DOJ to release report on Chicago police abuses

FILE - In this Sept. 21, 2016, file photo, Chicago Police Superintendent Eddie Johnson speaks during a news conference in Chicago. The Department of Justice is poised to release its report detailing the extent of civil rights violations committed by the Chicago Police Department. The next stage after the Friday Jan. 13, 2017 release will be negotiations between the DOJ and the city. (AP Photo/Tae-Gyun Kim, File)
FILE - In this Sept. 21, 2016, file photo, Chicago Police Superintendent Eddie Johnson speaks during a news conference in Chicago. The Department of Justice is poised to release its report detailing the extent of civil rights violations committed by the Chicago Police Department. The next stage after the Friday Jan. 13, 2017 release will be negotiations between the DOJ and the city. (AP Photo/Tae-Gyun Kim, File)

CHICAGO (AP) — The Justice Department plans to release a major report Friday on the Chicago Police Department after a yearlong civil rights investigation, one that is expected to find a pattern and practice of violations over many years.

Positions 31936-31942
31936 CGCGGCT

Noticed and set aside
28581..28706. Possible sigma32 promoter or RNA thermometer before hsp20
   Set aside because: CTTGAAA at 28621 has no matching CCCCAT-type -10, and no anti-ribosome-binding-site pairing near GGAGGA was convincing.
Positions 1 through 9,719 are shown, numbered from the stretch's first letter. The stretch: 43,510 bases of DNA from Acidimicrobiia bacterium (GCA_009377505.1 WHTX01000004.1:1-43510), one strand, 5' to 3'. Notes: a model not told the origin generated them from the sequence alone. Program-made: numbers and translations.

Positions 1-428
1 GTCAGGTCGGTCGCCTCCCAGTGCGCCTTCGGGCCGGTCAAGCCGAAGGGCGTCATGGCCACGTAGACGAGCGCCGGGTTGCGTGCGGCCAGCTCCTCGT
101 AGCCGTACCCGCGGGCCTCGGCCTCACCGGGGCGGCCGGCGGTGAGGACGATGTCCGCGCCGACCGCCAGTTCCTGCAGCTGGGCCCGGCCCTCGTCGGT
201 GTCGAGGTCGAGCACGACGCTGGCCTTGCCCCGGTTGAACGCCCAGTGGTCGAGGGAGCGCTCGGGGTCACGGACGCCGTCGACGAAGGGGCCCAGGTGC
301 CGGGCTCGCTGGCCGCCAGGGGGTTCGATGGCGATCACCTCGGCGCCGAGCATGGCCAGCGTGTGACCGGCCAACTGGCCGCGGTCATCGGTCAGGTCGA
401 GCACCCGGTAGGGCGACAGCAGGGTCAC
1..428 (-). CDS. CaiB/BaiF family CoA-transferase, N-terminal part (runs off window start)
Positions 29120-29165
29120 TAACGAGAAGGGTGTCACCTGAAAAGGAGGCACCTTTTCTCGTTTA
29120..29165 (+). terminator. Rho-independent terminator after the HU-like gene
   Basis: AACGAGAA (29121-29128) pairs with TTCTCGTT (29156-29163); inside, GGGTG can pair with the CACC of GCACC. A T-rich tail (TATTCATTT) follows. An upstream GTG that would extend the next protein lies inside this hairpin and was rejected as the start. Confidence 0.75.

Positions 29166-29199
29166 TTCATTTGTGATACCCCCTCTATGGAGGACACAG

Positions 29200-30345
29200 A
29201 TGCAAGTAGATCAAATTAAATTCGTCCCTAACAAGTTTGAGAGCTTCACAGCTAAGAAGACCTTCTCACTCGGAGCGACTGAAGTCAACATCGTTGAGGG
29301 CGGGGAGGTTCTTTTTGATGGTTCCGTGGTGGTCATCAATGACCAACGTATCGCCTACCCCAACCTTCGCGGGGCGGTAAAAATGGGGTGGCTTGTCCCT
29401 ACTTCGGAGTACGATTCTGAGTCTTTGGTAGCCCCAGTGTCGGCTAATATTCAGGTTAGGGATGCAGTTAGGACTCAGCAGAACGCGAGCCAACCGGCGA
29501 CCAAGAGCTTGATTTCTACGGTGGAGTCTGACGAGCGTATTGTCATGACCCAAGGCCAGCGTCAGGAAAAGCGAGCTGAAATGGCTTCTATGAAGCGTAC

Officials from the DOJ in Washington, D.C., and from the U.S. attorney’s office in Chicago were expected to make the report public on Friday. Based on similar reports on other cities, Chicago’s is likely to run well over 100 pages.

The DOJ launched its investigation of the 12,000-officer force — one of the nation’s largest — in 2015 the wake of a video showing a white officer fatally shooting black teenager Laquan McDonald 16 times. The video prompted protests and calls for radical reforms.

An official familiar with the report has told The Associated Press the report would find Chicago police violated constitutional rights over years, but declined to offer details. He spoke on condition of anonymity because he wasn’t authorized to speak publicly.

Chicago Mayor Rahm Emanuel has pushed through some reforms since the investigation began, including an overhaul of a police oversight body and issuing body cameras to officers on patrol. But the report is expected to call for additional, more sweeping changes.

A report typically led during President Barack Obama’s administration to reform plans negotiated with cities, then enforced by judges. How President-elect Donald Trump’s administration handles Chicago’s case will be an early test of its commitment to reforms.

The Obama DOJ has conducted 25 such investigations of police from Miami to Cleveland and Baltimore to Seattle.

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